PORT CHARLOTTE —Warm weather and gentle breezes drew large crowds to the Charlotte County Boat Show, and one yacht broker on Saturday said he’s never seen anything like the buying frenzy which took place the first three days.

“I’ve been doing this for 47 years,” said Bob Lersch of Antonietti Marine of Englewood. “Business is good — we’ve already sold seven out of 14 boats — half our inventory,” he said from inside one of the boats — a Sea Born.

He couldn’t step down, because a number of would-be customers were standing in line to ask him questions.

There were still several hours left to Saturday’s show, and Lersch said that usually the most buying activity takes place the last day of boat shows.

Today is the last day; it begins at 10 a.m. and runs until 5 p.m.

John and Laura Good brought the annual boat show, now in its 21st year, to the Charlotte County Fairgrounds. He is the executive director of the Marine Industries Association of Southwest Florida and Tampa Bay whose many members were present.

There were hundreds of boats — all power — on the fairgrounds, in a wide range of prices and styles. Some power boats were $40,000 or less, while one Grady White was sold earlier by Ingman Marine, for more than $300,000.

Michael Briner, whose grandfather founded Ingman Marine, said his company sells boats “from $18,000 to $1 million.” He said his company was selling 34 boats at the show and that “business is brisk.”

He said Ingman Marine tries to find a boat for everyone with an interest, regardless of their budget. He said the most popular type of boat sold in the area is “a family fishing cruising style.”

There was a good number of pontoon boats at the show as well, including the Premier Pontoon. Mary and Ray Joyce said they own a Premier pontoon boat, and were visiting from Hernando Beach “to buy accessories for our tritoon,” said Mary Joyce.

Yes, there are two-hulled and three-hulled pontoon boats on the market. The ones at the boat show were in the area of $160,000 give or take.

But the show wasn’t all about boats. There was a total of some 67 exhibitors selling everything from underwater lights, piling wraps, new docks and seawalls, fishing knives, fishing gear, furniture, art work, decorative art and, of course, boats.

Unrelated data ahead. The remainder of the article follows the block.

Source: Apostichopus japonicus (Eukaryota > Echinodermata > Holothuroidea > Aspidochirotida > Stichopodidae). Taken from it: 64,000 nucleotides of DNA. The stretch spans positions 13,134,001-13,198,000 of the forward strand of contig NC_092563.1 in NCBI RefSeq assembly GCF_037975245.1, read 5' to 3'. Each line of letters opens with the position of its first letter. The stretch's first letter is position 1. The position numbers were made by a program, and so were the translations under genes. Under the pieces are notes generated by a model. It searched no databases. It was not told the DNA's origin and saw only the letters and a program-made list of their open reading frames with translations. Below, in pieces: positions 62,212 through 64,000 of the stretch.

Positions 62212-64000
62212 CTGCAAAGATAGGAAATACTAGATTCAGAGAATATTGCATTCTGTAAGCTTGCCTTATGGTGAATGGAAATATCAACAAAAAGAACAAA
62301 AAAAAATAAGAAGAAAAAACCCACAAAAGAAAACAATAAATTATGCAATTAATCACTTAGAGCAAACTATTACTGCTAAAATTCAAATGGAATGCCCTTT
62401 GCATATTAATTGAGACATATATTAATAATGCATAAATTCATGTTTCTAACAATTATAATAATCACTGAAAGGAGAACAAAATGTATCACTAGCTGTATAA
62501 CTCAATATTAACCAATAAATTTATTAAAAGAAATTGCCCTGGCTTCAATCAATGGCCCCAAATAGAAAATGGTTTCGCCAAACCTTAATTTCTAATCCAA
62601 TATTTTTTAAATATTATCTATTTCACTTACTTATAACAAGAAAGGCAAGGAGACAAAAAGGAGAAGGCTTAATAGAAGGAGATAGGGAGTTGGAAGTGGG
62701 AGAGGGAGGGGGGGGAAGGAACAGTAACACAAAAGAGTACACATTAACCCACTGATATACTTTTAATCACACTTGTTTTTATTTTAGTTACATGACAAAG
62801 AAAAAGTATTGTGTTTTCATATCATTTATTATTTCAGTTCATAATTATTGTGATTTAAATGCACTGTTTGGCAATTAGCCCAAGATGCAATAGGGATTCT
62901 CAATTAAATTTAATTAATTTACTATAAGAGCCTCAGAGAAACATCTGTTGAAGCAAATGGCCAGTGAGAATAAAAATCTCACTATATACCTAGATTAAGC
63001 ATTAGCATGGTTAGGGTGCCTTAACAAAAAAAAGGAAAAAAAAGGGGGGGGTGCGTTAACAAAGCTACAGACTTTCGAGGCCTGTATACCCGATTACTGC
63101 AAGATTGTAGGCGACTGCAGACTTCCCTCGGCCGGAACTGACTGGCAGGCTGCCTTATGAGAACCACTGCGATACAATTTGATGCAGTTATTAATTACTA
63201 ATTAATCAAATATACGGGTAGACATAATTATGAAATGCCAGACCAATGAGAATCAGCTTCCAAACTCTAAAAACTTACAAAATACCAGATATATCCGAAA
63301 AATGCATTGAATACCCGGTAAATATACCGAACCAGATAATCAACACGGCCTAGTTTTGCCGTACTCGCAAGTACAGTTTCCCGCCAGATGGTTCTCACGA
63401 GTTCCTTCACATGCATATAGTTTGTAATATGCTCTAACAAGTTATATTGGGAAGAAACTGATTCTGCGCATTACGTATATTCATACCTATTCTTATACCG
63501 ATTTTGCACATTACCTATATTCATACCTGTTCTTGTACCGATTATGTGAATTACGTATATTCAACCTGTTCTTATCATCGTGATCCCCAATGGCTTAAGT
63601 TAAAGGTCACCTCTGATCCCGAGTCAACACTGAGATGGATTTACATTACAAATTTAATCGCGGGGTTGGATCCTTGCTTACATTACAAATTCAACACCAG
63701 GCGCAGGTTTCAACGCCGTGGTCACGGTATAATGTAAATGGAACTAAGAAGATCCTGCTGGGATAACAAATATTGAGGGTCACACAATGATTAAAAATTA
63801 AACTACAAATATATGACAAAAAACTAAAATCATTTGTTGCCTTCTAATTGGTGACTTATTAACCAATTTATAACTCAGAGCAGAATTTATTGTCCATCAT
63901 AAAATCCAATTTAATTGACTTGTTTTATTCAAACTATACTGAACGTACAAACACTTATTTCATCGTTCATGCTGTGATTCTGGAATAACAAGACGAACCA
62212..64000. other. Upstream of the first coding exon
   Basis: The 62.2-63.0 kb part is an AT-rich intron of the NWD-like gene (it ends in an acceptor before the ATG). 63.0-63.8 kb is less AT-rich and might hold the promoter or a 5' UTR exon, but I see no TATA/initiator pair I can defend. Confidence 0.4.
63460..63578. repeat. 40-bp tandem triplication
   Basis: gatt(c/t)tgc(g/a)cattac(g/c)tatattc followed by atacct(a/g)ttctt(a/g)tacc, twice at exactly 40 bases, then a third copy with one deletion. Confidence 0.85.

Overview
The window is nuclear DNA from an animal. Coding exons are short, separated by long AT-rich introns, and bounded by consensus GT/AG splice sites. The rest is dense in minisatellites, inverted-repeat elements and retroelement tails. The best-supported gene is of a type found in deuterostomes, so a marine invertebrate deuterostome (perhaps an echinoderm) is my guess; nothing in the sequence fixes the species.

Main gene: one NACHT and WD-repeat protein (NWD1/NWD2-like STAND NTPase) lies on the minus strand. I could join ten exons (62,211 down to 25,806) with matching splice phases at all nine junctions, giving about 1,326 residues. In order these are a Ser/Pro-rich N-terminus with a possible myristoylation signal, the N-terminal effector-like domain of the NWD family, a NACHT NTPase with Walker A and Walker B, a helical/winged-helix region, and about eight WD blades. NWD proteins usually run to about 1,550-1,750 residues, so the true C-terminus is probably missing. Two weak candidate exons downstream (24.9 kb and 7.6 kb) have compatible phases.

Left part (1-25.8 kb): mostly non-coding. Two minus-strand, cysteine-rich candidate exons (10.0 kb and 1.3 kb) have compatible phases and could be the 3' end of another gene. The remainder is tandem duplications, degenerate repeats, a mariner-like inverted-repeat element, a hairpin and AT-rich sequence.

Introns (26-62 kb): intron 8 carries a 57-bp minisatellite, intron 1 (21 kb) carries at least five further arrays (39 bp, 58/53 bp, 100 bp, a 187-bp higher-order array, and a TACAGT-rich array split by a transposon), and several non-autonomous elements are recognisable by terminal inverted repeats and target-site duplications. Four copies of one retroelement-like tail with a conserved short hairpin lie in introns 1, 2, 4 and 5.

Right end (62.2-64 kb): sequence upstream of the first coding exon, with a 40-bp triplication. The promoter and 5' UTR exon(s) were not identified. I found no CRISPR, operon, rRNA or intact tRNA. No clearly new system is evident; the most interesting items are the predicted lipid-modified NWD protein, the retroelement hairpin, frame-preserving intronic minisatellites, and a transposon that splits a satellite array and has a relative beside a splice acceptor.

Vickie and Noel Salvatierra said they recently moved to Punta Gorda Isles and were “just looking,” she said, adding that they were looking for a catamaran.

They said they also wanted to learn more about the local boating waters.

The United States Coast Guard Flotilla 99 out of Cape Haze, was one of several auxiliaries present at the show.

“Recreational safety is our mandate,” said auxiliary member Kevin Barron. His wife Kathy Barron, also an auxiliary member, said their purpose is to provide “safety knowledge.”

Kevin Barron said many people moving to southwest Florida are coming from “the upper Midwest and upper Atlantic coast and are used to deep, open water.”

He said the auxiliary provides safe boating courses, as do other Coast Guard auxiliaries.

The courses cover local boating law, safety equipment, navigation and other topics.

One of the more popular exhibitors was a local favorite who gave informative seminars: Fishin’ Franks owner Frank Hommema, who owns a popular bait and tackle shop in Port Charlotte.

He had a tented area with chairs, and gave fishing tips to a packed audience. One of the more interesting tidbits of knowledge was the fact that in 1968, when a man flew over Gulf Coast waters to survey baitfish from Naples to St. Petersburg, it was found that the trail of baitfish was unbroken and extended at least a quarter of a mile wide.

He proceeded to give tips on which rods, baitfish and tackle to use.

There were many who came to the show from out of town, including snowbirds Judy and Hans Nikesch who said they usually rent a pontoon boat. “We cruise on the Intercoastal,” said Judy Nikesch.

Perhaps the real heroes of boat owners are the folks from Sea Tow. Mike Degenaro, who works in Charlotte Harbor, said he averages about 1,000 tows a year, while Craig Marcum, who serves the Venice and Englewood area, said he averages about 500 tows.

If you go:

The boat show is at the Charlotte County Fairgrounds, 2333 El Jobean Road, in Port Charlotte. Admission is $5; kids 15 and under are admitted free.

The show runs from 10 a.m. to 5 p.m. today. For more information go to: http://bit.ly/CCBoatShow


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